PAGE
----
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Monday, July 21, 2014

Odyssey Bookshop Odyssey

This past weekend I had a fun road trip out to one of my favorite independent bookstores: The Odyssey Bookshop in South Hadley, MA!

On the two-hour drive from Boston--I purposely took the longer, scenic route--I started to contemplate how despite my penchant for writing about far-flung travel, this trip to the Odyssey represented a kind of homecoming for me.

My alma mater, Hampshire College
In the 1990s I went to college at nearby Hampshire College, in Amherst. I lived in South Hadley one summer when I had a job that kept me in town between semesters. And the Pioneer Valley--home to the five-college consortium of Hampshire, Amherst, UMass, Smith, and Mount Holyoke--was where I spent much of my time learning to be a writer. I was an English Major, not a Creative Writing Major, but I wrote countless stories in college; while some kids hit the gym or the hiking trails for stress relief, I holed up in my dorm room and pounded out story after story. And I was a voracious reader in college, even outside of work for my classes. I haunted all the local bookstores and libraries, and spent hours discussing books with some of the smartest readers I've ever met -- friends I have to this day, with whom I bonded over books.

I hadn't been to the Pioneer Valley for about ten years, when I went there once for a bike ride and whizzed past my old life at high speeds. I really haven't spent any significant time there since I graduated college. So as the winding roads and lush rolling hills led me into Amherst this weekend, I felt a swell of mixed emotions. In college, I'd been filled with uncertainty. I'd had a tenuous financial aid package and a hefty part-time work schedule that made my existence there semester to semester quite precarious. I'd had a huge course workload; I doubled up on classes and graduated in 3.5 semesters to save money. I'd had fierce ambitions to write but crippling anxiety about how to realize those ambitions. I was too scared to take creative writing workshops and share my work with teachers and mentors who could have helped me along. I imagined I was taking the safe route, majoring in English and starting a path to grad school and to becoming an academic, but in fact I'd been embarking on a dead-end road for me: a path to unhappiness in grad school and highly uncertain job prospects in academia. I'm sure my fear and my impulse to play it safe set my writing goals back a decade, at least.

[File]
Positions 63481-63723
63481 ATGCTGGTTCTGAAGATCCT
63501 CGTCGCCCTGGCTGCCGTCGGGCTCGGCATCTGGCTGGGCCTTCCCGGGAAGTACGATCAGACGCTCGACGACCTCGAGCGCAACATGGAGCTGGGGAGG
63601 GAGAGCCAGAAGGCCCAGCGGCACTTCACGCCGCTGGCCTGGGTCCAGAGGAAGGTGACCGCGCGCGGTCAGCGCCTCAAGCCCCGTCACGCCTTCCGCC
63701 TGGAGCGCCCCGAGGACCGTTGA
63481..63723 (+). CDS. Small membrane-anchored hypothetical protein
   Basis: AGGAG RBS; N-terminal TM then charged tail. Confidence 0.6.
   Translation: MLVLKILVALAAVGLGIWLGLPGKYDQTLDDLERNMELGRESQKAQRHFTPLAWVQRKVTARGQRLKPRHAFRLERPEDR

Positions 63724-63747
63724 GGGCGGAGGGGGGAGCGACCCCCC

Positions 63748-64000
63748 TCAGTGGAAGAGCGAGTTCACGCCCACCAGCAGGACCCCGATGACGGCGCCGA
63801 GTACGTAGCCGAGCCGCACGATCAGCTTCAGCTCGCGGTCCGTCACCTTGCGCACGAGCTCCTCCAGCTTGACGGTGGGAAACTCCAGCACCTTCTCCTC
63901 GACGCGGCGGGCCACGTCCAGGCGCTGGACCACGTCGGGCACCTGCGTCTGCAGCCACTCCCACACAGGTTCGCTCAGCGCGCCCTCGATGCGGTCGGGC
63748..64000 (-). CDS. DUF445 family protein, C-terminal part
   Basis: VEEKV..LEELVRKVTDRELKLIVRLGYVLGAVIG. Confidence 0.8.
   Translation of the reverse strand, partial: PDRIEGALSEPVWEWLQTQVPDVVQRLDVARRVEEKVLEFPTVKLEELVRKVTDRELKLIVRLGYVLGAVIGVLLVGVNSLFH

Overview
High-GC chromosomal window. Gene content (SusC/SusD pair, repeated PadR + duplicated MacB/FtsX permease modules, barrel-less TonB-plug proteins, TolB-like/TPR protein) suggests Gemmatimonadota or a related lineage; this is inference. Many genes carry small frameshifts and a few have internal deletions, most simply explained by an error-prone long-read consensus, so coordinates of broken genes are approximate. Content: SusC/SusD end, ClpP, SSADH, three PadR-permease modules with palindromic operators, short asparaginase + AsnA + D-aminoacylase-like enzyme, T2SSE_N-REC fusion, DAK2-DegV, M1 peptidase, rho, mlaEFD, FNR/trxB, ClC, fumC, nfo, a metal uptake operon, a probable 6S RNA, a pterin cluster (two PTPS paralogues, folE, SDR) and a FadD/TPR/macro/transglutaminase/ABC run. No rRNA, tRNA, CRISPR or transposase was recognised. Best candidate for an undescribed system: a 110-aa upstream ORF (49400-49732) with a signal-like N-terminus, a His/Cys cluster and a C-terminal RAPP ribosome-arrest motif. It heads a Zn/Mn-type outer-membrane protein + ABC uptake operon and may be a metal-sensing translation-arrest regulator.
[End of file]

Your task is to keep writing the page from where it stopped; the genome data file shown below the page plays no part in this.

I arrived early for my event and spent some time walking around my old campus, remembering what it was like to be there at various stages of my college career. If I had to do it all again, I would have taken those creative writing workshops and availed myself of the abundance of talent in the five-college area. I would have been open about my writing ambition and made more connections. I would have turned my dreams into concrete goals much sooner. But I have more peace of mind than regret. I think the learning environment at Hampshire, and the culture of the five-college area, did help to form me as a writer. And I remembered, powerfully, how by the time I graduated, I had the goal to return some day to one of the area bookstores (now not in such abundance, sadly) as a published author.

So when I walked into the Odyssey Bookshop, I felt an incredible sense of satisfaction. It's wonderful when life gives us chances to loop back into time and reconnect with a goal. It really has been an Odyssey for me to get back into that store after all these years.

I had such a marvelous time talking about YA fiction with my fellow panelists, talented authors Terra Elan McVoy (IN DEEP) and Gillian Murray Kendall (THE GARDEN OF DARKNESS). Thank you, Odyssey--and the wonderful audience who came out on a warm July night--for making me feel at home!
Terra Elan McVoy, Me, & Gillian Murray Kendall


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1 Comments:

OpenID ce8d632a-647c-11e3-94d3-000bcdcb2996 said...

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Sodarshan Kriya Yoga

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July 23, 2014 at 8:27 PM  

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